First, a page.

The momentum of London’s FinTech ecosystem over the past few years has played a huge role in putting the capital’s tech scene on the global map. But unless its next mayor addresses a number of key hurdles facing companies it will stunt the city’s tech community and make it harder to launch, execute and scale the next TransferWise, Funding Circle or Nutmeg.
That’s according to the Tech Manifesto compiled by Tech London Advocates, Tech UK and think tank Centre For London, published last month and addressed by London’s mayoral candidates in a debate on Tuesday.
Unsurprisingly there was some flexing of tech credentials in the line-up with Sian Berry for the Green Party claiming to be the only candidate that has actually worked for a tech startup and Labour’s Sadiq Khan quipping that he “knows his FTTP (fibre to the premises) from his HTTP (hypertext transfer protocol). While the Conservatives’ Zac Goldsmith prefaced his speech by saying he “wasn’t much of a techie” and that the language of coding was “as alien as Swahili” to him, he lost no time highlighting the importance of tech in London’s economy.
With 85 days until the capital decides who its next mayor will be, here’s a snapshot of how the candidates (which also include Caroline Pidgeon from the Lib Dems and Peter Whittle for UKIP) plan to support the city’s digital future and how they responded to policy recommendations put forward in the manifesto.
Key policy recommendation highlights
> Be bold on Visas
> Make broadband a fourth utility
> Shore up the supply of commercial space
> Support investment incentives
> Create an open data charter (see all 13)
A key issue – and one that anyone that lives, works in and visits London will be familiar with is – the city’s poor broadband and internet connectivity. As the city’s population rises and more businesses relocate here, that’s only becoming more acute – especially in the FinTech space. While there is super-fast broadband available in the city, access is patchy and uneven creating ‘not-spots’.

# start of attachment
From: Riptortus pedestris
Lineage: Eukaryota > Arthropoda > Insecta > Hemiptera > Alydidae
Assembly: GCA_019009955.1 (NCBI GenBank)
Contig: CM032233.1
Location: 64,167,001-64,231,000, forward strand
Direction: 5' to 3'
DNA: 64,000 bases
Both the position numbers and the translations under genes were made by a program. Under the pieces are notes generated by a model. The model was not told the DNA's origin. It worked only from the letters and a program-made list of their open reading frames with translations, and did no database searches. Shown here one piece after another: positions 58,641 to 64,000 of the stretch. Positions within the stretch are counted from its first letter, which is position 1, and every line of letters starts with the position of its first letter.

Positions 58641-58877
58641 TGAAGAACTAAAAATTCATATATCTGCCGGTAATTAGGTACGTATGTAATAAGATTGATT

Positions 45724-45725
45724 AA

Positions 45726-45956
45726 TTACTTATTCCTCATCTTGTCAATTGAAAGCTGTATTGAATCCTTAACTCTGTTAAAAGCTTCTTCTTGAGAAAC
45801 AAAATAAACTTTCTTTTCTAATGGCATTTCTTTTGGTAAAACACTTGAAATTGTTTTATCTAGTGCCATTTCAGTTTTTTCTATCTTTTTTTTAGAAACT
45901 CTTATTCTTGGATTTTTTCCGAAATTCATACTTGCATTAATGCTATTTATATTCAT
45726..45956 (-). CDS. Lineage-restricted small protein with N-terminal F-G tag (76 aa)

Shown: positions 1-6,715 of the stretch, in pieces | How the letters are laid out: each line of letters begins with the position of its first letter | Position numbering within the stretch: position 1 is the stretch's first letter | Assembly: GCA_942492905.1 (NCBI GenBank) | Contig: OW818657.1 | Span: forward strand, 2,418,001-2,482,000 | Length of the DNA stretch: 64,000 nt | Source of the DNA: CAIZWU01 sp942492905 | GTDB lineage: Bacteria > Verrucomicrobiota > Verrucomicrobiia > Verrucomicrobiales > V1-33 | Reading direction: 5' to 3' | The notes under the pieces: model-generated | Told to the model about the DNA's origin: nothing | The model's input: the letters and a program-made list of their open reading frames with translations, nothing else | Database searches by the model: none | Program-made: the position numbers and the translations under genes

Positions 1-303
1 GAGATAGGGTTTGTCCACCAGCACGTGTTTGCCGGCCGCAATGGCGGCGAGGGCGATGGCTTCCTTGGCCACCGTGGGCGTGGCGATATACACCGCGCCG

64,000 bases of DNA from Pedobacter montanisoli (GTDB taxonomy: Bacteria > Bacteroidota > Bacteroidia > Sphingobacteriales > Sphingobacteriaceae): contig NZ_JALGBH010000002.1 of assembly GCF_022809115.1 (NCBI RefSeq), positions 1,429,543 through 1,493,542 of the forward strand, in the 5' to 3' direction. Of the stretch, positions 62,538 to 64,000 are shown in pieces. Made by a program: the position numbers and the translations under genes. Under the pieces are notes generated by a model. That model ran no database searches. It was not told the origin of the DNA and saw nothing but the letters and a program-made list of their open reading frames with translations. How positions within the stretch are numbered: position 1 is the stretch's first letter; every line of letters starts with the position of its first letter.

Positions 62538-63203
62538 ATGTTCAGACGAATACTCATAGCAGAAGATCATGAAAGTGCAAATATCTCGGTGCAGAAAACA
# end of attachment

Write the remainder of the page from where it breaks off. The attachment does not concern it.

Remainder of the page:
Unsurprisingly this is something all the candidates see as a priority. Plans to improve the situation include Zac Goldsmith’s vision of the public and private sectors working more closely together. He says Transport for London has more than 560km of tunnels, roads and bridges that private players like mobile phone are keen to leverage. “We’ve seen investment in physical infrastructure in the last eight years under Boris Johnson but we are falling behind digitally,” says Goldsmith. Being able to connect digitally is as important for businesses today as being able to get from A to B physically.”
Sadiq Khan said: “We can’t afford not to do it” and suggested future-proofed (i.e. not likely to need updating soon) ultra-fast broadband needs to be baked into planning permission for any new commercial and residential property. Peter Whittle for UKIP said it’s “absurd” there are still places in London that don’t get signal. Meanwhile Sian Berry for the Greens pointed out that it’s not just businesses – their customers also need to have high quality access, with digital inclusion another key policy area identified by the manifesto.
Another part of the infrastructure debate focused on the availability of affordable office space – not just for small teams but throughout a company’s lifetime. From a FinTech startup point of view, London might have the advantages of a powerful finance sector, fast transport links to New York and Singapore and strong access to funding but if they don’t have anywhere to accommodate growing teams it will choke growth.
Caroline Pidgeon from the Lib Dems said she “strongly opposed” the government’s relaxation of rules that allow commercial property to be converted into residential use without planning permission: “This is seriously affecting businesses in London.”
Talent, Immigration & Visas